Here's a link to an article that shows sediment is difficult to avoid: "Understanding Sediment in Wine (https://sontes.wordpress.com/2012/05/27/understanding-sediment-in-wine/)"

Good reading.

fuelish
06-17-2015, 10:45 AM
I started as a homebrewer, so....slight amount of sediment in my bottles doesn't bother me....obviously there will be some in my bottle carbed meads, sometimes there's a bit in my still meads (typically in some melomels, mango especially, it seems), but, am very confident in my methods and hydrometer use that bottle bombs have never ever been an issue here....yet ;) Careful decanting/pouring, the last half oz or so isn't important....it's all good...of course, I doubt few, if any meads have been harmed through extended bulk aging, other than possibly from lax sanitation regimen

bernardsmith
06-17-2015, 01:30 PM
I would think, though, that any sediment in bottles is viewed as a defect in competition as it detracts from appearance

EbonHawk
06-17-2015, 08:29 PM
Ok, I bottled my first mead and I thought everything was fine. But, last night I was having a swig and noticed something in the bottle. When you swish the bottle around you see a cloud of something moving around. I went to check the other bottles and they all have it. It is a very small amount in each bottle, but each has some in there. Should I have let it it in the secondary container longer before I bottled?

I started as a homebrewer, so....slight amount of sediment in my bottles doesn't bother meAmen to that; a little sediment never hurt anybody. If it bothers you, just pour off of it into a glass until it starts to "migrate" off the bottom, then stop pouring. This is all too common in homebrewing beer, so I have bottle-poured and left sediment (well, 98% of it..) behind until it's just habit now, and I frequently wait for commercial brews' sediment to show itself (of course, it never does) because it's such an ingrained habit.

My hat goes off to anyone who can get sediment-free anything that's homemade. More power to ya, I say. It makes no difference that I can tell, in the taste, and any friends who are turned off by it...well, they don't get repeat samples of my brews and meads. :-p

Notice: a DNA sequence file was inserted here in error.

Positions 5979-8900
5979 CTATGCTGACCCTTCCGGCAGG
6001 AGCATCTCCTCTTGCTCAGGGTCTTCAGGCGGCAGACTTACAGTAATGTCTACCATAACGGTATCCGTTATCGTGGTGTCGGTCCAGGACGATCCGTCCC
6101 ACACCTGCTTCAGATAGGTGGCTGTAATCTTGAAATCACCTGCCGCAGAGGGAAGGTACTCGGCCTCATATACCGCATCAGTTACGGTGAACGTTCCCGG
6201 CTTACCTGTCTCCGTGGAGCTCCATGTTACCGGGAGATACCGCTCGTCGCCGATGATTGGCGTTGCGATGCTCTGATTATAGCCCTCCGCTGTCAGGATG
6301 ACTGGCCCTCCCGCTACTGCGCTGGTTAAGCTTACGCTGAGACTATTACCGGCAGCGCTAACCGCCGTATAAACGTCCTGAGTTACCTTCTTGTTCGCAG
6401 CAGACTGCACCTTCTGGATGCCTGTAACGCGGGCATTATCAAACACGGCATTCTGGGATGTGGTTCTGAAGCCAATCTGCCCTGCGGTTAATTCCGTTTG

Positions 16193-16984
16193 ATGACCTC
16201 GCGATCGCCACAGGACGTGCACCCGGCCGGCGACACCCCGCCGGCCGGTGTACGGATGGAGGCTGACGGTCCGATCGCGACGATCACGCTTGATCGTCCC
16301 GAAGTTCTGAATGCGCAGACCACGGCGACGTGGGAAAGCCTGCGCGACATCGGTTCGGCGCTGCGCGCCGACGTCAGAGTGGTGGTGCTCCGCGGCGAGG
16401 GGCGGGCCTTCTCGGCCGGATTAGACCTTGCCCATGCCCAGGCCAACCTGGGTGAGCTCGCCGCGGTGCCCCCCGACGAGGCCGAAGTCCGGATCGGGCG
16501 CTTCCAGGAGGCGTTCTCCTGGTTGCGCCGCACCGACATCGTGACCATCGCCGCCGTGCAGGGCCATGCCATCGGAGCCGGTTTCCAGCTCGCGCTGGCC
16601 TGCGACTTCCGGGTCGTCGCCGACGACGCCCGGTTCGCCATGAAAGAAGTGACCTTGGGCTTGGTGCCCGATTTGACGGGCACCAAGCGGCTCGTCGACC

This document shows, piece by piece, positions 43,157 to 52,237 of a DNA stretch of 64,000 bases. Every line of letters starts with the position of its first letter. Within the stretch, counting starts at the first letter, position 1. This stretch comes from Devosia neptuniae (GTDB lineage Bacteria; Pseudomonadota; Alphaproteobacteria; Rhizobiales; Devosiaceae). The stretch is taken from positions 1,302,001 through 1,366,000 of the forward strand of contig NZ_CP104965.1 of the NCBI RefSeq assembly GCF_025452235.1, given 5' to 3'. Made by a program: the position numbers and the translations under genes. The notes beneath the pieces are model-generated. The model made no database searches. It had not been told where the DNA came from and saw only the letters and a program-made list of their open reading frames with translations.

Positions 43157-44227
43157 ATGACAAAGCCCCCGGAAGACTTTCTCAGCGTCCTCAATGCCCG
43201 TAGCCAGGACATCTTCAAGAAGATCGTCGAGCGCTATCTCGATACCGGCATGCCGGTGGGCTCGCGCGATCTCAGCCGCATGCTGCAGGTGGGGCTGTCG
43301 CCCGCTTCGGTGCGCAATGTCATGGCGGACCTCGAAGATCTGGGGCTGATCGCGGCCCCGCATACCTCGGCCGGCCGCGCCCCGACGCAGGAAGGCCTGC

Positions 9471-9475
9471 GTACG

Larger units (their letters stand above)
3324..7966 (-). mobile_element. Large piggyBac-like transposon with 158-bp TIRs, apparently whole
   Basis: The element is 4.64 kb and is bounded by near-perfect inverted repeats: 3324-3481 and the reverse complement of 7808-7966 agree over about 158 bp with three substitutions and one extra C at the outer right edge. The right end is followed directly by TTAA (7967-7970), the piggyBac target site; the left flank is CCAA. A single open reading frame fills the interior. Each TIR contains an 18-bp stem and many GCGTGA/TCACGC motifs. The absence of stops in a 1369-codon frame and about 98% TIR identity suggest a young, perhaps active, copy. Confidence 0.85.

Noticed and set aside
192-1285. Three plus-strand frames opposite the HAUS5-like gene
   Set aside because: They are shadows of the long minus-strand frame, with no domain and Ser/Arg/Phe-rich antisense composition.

I would be hard pressed to detect it in the final tastings unless it was just a huge amount of it, but I always pour in such a way that it gets left behind. Because, who doesn't like a nice pretty golden mead or cyser, or a crystal clear Irish red ale sitting there in all its glory before I subject it to some metabolism? I'm sure there is no documented case of any harmful effects from a little bit of sediment making it into the glass.


I would think, though, that any sediment in bottles is viewed as a defect in competition as it detracts from appearanceWow...that's....disappointing. I had no idea it was judged negatively (never been to an official tasting or competition). I could see if it was all swirled up into the final product, but judges are a sad and prickly lot if a bit of stuff left behind in the fermentation process is a problem. I suppose it fits, I guess. And just makes me glad that I've never submitted anything in a "proper" competition. Judging from complements I get frequently from my circle of tasters, I'm glad to say that's as far as my brews will probably ever go. I don't need that kind of stress in my hobbies.